Carlos Arteaga, MD
Carlos Arteaga, MD, of Vanderbilt-Ingram Cancer Center, Nashville, Tennessee, said, “Breast-conserving therapy is the right thing to do. This study will not change current practice guidelines. Mastectomy is generally reserved for larger tumors and those with multifocal disease. The study just emphasizes the value of breast-conserving therapy.” Dr. Arteaga moderated a press conference at the 2015 San Antonio Breast Cancer Conference where these data were discussed.
Words of Caution
The fact that these findings fly in the face of randomized controlled trials makes me wonder about the unmeasured confounding factors. Questions remain about selection bias, and I hope the [final] manuscript will address those.— Anees B. Chagpar, MD
Anees B. Chagpar, MD, Director at Yale-New Haven Breast Center, Smilow Cancer Hospital, New Haven, Connecticut, also offered her perspective on this Dutch study. “The fact that these findings fly in the face of randomized controlled trials makes me wonder about the unmeasured confounding factors.” She continued: “For example, the breast-conserving therapy group comprised younger women with more favorable tumor characteristics. The Dutch investigators did not control for comorbidities. I wonder how these factors would affect overall survivors. They may make mastectomy look worse. Also, it is very possible that patients who chose mastectomy had multifocal or multicentric disease. And there are other factors that are not measured that could predispose patients to choose one type of surgery over another.”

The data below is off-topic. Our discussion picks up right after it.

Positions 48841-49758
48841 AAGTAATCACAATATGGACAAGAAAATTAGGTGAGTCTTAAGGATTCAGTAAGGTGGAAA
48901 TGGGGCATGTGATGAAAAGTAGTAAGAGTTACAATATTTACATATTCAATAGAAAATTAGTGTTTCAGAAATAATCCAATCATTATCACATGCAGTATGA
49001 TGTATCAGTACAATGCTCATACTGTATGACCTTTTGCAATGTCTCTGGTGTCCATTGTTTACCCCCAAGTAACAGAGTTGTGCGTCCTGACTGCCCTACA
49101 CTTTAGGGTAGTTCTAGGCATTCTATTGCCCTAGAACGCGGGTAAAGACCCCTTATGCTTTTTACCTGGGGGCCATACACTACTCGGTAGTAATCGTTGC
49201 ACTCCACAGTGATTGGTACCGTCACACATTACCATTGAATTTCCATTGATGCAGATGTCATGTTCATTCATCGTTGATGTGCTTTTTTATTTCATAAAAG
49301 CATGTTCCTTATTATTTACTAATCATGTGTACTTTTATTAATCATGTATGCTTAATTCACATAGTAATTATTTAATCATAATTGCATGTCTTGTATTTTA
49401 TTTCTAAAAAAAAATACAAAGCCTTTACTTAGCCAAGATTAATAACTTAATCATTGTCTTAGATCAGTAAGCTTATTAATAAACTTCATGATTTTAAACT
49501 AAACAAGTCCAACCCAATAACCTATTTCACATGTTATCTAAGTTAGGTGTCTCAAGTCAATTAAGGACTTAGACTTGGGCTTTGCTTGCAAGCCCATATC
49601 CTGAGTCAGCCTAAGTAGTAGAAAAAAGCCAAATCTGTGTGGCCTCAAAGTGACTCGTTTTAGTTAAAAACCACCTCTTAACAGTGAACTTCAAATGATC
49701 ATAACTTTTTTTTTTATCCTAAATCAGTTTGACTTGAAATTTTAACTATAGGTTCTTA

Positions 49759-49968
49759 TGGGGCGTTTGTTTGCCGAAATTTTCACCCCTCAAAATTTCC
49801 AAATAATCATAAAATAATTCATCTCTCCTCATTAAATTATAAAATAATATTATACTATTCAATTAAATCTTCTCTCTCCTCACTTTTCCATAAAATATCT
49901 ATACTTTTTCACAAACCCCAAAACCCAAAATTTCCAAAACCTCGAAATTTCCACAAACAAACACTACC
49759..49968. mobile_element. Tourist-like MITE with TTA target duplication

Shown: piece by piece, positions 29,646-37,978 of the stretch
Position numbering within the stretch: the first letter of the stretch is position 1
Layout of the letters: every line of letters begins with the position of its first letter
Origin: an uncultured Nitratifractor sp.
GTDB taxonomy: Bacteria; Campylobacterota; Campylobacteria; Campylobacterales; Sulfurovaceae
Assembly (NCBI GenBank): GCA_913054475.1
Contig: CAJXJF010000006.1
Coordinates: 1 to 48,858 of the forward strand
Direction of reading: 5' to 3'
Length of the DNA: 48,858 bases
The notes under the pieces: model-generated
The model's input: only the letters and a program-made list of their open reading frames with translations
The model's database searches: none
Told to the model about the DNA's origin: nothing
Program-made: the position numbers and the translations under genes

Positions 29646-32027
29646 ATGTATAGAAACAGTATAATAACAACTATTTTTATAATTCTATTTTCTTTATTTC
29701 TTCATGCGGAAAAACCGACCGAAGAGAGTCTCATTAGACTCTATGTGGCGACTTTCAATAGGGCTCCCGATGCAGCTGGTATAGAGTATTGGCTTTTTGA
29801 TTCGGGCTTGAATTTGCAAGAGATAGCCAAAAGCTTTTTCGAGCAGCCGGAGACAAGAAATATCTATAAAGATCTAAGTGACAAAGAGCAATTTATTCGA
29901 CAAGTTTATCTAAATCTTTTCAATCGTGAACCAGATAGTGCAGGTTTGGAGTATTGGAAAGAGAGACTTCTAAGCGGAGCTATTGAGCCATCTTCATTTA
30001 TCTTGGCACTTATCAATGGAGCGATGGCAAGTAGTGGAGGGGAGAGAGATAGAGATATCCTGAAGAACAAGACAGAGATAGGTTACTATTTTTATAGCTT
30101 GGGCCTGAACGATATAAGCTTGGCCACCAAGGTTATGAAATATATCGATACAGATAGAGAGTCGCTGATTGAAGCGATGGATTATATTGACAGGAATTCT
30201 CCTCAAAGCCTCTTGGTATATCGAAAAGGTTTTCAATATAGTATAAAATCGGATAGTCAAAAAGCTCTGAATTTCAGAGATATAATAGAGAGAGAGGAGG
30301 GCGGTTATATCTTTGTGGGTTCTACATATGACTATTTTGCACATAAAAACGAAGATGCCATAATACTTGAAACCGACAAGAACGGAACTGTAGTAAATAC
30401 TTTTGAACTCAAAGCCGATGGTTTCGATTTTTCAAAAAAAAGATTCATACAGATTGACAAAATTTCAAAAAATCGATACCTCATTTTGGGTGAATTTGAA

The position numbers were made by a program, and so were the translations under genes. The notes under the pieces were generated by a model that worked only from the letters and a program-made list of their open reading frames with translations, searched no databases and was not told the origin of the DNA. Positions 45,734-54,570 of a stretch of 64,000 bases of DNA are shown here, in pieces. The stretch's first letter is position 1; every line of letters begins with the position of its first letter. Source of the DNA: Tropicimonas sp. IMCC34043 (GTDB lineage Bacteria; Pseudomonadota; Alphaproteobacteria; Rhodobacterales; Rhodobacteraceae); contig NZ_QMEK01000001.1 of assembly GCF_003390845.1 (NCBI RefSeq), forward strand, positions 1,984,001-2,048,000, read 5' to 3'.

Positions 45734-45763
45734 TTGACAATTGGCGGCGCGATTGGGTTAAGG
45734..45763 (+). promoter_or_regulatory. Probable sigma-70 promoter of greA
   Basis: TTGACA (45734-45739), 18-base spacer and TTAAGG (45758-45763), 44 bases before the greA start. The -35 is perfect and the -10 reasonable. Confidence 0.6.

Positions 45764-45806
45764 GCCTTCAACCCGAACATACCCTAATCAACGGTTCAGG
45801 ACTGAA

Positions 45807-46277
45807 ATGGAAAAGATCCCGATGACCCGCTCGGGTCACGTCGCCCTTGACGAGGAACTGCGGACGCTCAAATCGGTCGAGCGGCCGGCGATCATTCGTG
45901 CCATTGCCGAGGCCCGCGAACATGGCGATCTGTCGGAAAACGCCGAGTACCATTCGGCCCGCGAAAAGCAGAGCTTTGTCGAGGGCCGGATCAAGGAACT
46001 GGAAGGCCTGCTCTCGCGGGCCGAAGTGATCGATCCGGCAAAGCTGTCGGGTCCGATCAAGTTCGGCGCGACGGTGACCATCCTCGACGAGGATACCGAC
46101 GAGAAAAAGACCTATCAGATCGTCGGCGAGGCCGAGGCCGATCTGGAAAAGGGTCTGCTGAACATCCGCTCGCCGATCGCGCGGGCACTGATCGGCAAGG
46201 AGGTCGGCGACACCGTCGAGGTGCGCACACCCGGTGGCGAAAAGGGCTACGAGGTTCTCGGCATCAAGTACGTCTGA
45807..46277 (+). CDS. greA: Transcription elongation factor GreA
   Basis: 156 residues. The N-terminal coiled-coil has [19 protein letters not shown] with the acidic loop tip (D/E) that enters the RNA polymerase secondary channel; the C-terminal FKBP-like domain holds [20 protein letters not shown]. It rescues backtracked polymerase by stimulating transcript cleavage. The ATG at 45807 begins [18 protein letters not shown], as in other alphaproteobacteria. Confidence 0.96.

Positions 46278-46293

Dr. Chagpar noted that she would like to see the final manuscript of this study, where presumably the authors would discuss factors such as additional therapy, HER2 status, and other predictors of poor biology. “Questions remain about selection bias, and I hope the manuscript will address those,” she added.
Another question raised by Dr. Chagpar was whether the omission of radiation therapy for women in the mastectomy group might make survival in mastectomy look worse? “Patients who had mastectomy had no radiation therapy, yet we know that mastectomy plus whole-breast irradiation improves survival in node-positive disease,” she explained.
“We need to be cautious about interpreting these results. Physicians and patients should look at these data in the context of evidence from other randomized trials to make the right decision for them. There is no question that breast-conserving therapy is a good option for them. Whether it is a better option [than mastectomy] remains unanswered by this study,” Dr. Chagpar concluded. ■
Disclosure: Dr. Arteaga received consulting fees from Roche, Monogram (LabCorp), AstraZeneca, Novartis, Genentech, and Susan G. Komen. Dr. Chagpar reported no potential conflicts of interest.
Breast-conserving therapy (lumpectomy plus radiation therapy) appears to improve 10-year overall survival for women with early breast cancer compared with mastectomy, according to a very large population-based study from the Netherlands.1 However, the study raises more questions than it answers,...